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Hydrology and Earth System Sciences An interactive open-access journal of the European Geosciences Union
Hydrol. Earth Syst. Sci., 22, 977-988, 2018
https://doi.org/10.5194/hess-22-977-2018
© Author(s) 2018. This work is distributed under
the Creative Commons Attribution 3.0 License.
Research article
06 Feb 2018
Hydrological characterization of cave drip waters in a porous limestone: Golgotha Cave, Western Australia
Kashif Mahmud1, Gregoire Mariethoz2, Andy Baker3, and Pauline C. Treble4 1Hawkesbury Institute for the Environment, Western Sydney University, Locked Bag 1797, Penrith, NSW, Australia
2Institute of Earth Surface Dynamics, University of Lausanne, Lausanne, Switzerland
3Connected Waters Initiative Research Centre, UNSW Australia, Sydney, NSW, Australia
4Australian Nuclear Science and Technology Organisation, Lucas Heights, NSW, Australia
Abstract. Cave drip water response to surface meteorological conditions is complex due to the heterogeneity of water movement in the karst unsaturated zone. Previous studies have focused on the monitoring of fractured rock limestones that have little or no primary porosity. In this study, we aim to further understand infiltration water hydrology in the Tamala Limestone of SW Australia, which is Quaternary aeolianite with primary porosity. We build on our previous studies of the Golgotha Cave system and utilize the existing spatial survey of 29 automated cave drip loggers and a lidar-based flow classification scheme, conducted in the two main chambers of this cave. We find that a daily sampling frequency at our cave site optimizes the capture of drip variability with the least possible sampling artifacts. With the optimum sampling frequency, most of the drip sites show persistent autocorrelation for at least a month, typically much longer, indicating ample storage of water feeding all stalactites investigated. Drip discharge histograms are highly variable, showing sometimes multimodal distributions. Histogram skewness is shown to relate to the wetter-than-average 2013 hydrological year and modality is affected by seasonality. The hydrological classification scheme with respect to mean discharge and the flow variation can distinguish between groundwater flow types in limestones with primary porosity, and the technique could be used to characterize different karst flow paths when high-frequency automated drip logger data are available. We observe little difference in the coefficient of variation (COV) between flow classification types, probably reflecting the ample storage due to the dominance of primary porosity at this cave site. Moreover, we do not find any relationship between drip variability and discharge within similar flow type. Finally, a combination of multidimensional scaling (MDS) and clustering by k means is used to classify similar drip types based on time series analysis. This clustering reveals four unique drip regimes which agree with previous flow type classification for this site. It highlights a spatial homogeneity in drip types in one cave chamber, and spatial heterogeneity in the other, which is in agreement with our understanding of cave chamber morphology and lithology.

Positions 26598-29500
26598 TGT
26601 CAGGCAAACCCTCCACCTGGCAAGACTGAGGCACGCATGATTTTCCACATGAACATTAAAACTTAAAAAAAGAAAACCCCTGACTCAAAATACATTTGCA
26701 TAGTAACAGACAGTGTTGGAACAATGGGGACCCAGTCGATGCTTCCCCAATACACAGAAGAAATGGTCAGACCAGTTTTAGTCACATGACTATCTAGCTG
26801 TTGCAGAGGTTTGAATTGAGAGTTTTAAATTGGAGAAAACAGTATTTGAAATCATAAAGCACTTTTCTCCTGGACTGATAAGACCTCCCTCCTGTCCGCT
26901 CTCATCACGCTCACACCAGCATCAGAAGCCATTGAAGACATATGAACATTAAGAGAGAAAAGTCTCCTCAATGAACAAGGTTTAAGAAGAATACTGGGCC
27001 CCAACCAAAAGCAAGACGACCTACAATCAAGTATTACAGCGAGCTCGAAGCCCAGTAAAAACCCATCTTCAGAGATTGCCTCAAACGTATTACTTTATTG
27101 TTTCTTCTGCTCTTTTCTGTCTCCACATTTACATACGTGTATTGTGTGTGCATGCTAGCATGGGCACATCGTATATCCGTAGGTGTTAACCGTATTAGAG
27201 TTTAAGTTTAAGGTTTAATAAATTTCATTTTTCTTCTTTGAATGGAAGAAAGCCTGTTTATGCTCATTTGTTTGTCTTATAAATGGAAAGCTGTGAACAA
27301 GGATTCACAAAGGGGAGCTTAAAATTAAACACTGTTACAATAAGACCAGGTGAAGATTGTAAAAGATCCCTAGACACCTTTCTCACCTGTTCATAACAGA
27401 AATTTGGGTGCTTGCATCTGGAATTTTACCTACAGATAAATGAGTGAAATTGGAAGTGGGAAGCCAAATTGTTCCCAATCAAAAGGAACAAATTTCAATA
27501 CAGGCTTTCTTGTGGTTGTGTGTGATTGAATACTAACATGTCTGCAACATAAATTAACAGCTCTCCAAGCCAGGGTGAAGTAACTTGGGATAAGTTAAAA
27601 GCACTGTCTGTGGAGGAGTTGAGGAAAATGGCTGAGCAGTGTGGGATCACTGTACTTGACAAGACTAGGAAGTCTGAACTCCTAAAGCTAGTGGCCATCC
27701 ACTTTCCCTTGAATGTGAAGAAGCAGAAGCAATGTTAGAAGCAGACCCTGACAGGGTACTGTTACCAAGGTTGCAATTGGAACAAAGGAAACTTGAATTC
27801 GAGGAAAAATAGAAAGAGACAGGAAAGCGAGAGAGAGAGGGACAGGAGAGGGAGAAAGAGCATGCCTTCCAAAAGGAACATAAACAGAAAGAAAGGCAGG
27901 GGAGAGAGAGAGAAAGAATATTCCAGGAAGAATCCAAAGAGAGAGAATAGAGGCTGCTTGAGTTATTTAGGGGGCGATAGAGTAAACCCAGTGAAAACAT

Citation: Mahmud, K., Mariethoz, G., Baker, A., and Treble, P. C.: Hydrological characterization of cave drip waters in a porous limestone: Golgotha Cave, Western Australia, Hydrol. Earth Syst. Sci., 22, 977-988, https://doi.org/10.5194/hess-22-977-2018, 2018.
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Short summary
This study explores the relationship between drip water and rainfall in a SW Australian karst, where both intra- and interannual hydrological variations are strongly controlled by seasonal variations in recharge. The hydrological behavior of cave drips is examined at daily resolution with respect to mean discharge and the flow variation. We demonstrate that the analysis of the time series produced by cave drip loggers generates useful hydrogeological information that can be applied generally.
This study explores the relationship between drip water and rainfall in a SW Australian karst,...
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